Browse ORBi

- What it is and what it isn't
- Green Road / Gold Road?
- Ready to Publish. Now What?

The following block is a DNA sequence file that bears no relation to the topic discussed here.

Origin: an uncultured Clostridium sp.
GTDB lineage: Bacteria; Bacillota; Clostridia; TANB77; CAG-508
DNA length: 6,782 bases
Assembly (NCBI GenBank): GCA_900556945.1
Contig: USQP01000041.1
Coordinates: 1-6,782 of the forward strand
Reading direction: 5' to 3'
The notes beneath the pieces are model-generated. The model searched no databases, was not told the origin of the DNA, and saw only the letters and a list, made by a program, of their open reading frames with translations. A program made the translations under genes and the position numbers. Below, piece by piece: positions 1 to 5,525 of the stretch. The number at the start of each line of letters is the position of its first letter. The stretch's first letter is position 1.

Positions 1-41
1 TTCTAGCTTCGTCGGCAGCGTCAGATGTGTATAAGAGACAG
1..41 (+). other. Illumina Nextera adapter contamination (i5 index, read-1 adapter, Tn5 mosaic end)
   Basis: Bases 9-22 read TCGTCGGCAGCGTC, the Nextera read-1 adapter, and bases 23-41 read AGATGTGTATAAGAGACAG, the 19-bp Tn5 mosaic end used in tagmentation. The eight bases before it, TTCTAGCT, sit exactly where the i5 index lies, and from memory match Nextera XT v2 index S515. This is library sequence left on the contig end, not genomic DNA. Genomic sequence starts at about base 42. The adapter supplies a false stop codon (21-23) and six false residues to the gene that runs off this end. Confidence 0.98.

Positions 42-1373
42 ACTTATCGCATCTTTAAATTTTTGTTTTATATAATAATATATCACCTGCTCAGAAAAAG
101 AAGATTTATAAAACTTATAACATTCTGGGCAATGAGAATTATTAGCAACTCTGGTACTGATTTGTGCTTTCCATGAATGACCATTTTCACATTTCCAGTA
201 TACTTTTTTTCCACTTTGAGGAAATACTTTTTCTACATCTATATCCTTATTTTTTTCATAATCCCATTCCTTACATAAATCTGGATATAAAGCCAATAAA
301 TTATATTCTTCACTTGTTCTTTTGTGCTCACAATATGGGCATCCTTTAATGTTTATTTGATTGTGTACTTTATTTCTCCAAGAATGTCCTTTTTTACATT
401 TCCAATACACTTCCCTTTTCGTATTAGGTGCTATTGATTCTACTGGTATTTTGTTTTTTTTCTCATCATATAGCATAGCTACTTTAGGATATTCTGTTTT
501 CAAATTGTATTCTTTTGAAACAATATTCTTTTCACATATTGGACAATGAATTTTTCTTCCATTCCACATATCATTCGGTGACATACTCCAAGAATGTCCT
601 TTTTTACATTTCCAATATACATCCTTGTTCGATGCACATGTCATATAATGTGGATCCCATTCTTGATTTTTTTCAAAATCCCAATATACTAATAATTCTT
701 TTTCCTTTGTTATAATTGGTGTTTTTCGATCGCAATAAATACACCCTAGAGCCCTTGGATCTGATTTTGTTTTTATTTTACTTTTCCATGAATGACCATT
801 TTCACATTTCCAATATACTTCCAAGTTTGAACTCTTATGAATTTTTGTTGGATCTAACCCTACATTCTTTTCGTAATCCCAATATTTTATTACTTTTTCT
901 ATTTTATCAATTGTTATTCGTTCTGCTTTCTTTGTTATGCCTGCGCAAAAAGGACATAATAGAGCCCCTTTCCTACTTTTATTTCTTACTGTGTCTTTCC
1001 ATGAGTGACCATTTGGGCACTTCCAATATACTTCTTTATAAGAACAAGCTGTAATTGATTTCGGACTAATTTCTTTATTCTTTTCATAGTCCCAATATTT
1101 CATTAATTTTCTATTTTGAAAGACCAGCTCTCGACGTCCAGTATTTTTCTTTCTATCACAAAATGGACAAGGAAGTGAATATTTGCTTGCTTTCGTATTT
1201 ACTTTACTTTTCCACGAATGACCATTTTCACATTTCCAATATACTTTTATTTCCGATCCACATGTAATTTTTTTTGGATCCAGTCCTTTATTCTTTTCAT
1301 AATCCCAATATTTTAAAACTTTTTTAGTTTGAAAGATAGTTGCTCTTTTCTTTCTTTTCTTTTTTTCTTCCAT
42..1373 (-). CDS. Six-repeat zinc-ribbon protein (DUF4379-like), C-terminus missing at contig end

- How can I support the OA movement?
- Where can I learn more?

ORBi